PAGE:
you for fruitful discussions, support, eagle-eye proofreading and always running the Lund base camp. I also want to thank my second co-supervisor, Prof.
Ove Edfors for his constant eagerness for discussions and never-ceasing desire
to understand underlying mechanisms. Lastly, I want to thank my channelmeasuring friends and colleagues Telmo Santos, Shurjeel Wyne and Dr. Peter
Almers for priceless discussions. I would never have made it this far without
you.
My friends and colleagues within the areas of Radio Systems and Signal
Processing research deserve my sincere thanks: Dr. Anders J Johansson, Dr.
André Stranne, Andrés Alayon, Dr. Buon Kiong Lau, Farzad Foroughi, Dr.
Fredrik Florén, Fredrik Harrysson, Frida Sandberg, Gunnar Eriksson, Jianjun
Chen, Martin Stridh, Palmi Thor Thorbergsson, Peter Hammarberg and Ulrike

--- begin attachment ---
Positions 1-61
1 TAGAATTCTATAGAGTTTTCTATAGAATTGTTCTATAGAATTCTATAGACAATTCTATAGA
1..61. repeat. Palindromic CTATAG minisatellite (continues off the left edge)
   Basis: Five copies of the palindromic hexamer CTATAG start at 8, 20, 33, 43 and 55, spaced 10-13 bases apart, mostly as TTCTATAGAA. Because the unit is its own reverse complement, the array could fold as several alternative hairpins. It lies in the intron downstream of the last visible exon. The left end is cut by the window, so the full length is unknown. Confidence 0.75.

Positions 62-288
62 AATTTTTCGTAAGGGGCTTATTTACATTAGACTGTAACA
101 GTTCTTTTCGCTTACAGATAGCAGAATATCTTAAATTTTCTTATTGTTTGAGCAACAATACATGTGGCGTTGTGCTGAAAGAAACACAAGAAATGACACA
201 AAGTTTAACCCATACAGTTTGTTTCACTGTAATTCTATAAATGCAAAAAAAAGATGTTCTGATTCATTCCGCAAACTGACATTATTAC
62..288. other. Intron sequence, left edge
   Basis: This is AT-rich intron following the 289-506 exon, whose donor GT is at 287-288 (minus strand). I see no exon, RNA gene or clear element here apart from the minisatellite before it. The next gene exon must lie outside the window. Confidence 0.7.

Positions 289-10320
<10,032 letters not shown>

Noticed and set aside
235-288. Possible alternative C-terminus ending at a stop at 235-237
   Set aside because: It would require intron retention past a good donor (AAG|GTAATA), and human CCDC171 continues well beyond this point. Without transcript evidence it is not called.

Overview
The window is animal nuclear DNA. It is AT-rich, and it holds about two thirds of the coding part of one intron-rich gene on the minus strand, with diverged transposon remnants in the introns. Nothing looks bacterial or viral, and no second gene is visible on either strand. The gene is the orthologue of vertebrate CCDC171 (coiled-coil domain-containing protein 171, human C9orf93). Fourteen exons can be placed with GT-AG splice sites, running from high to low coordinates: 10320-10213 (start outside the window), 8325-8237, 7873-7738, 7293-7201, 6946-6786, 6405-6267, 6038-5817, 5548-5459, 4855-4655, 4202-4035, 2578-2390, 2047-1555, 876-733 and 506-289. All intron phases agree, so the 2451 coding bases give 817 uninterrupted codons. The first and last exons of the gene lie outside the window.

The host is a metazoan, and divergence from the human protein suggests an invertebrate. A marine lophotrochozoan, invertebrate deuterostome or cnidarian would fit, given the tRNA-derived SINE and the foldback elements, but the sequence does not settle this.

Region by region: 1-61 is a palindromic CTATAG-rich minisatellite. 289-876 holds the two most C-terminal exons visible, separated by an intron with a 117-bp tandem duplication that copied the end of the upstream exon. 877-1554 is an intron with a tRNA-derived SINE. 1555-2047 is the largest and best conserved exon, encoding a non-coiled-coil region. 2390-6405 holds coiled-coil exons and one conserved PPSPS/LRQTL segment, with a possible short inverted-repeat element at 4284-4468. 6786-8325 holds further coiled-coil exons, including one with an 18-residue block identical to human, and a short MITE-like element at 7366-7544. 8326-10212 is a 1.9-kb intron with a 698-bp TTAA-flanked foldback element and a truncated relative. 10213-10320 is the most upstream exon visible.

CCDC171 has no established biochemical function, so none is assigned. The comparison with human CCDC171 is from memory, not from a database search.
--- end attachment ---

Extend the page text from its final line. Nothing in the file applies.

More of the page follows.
Richter. Going to work wouldn’t be the same without you.
Many thanks go to the technical and administrative staff at the department,
especially Lars Hedenstjerna, for his excellent mechanical solutions, Birgitta
Holmgren and Pia Bruhn for always being helpful with my various queries, and
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Acknowledgements
Erik Jonsson for helping me out with computer matters.
I also want to acknowledge the sponsors of my PhD studies, an INGVAR
grant of the Swedish Strategic Research Foundation (SSF), the SSF Center
of Excellence for High-Speed Wireless Communications (HSWC) and a grant
from the Swedish Science Council (Vetenskapsrådet).
My endless gratefulness goes to my family, for loving and supporting me
in everything I do – my father Jan, my mother Agneta and my sister Maria.
Finally, thank you Monica. For always being there, for your unconditional love
and support, and for being the mother of our beloved daughter Sigrid.
Johan Kåredal
List of Acronyms and
Abbreviations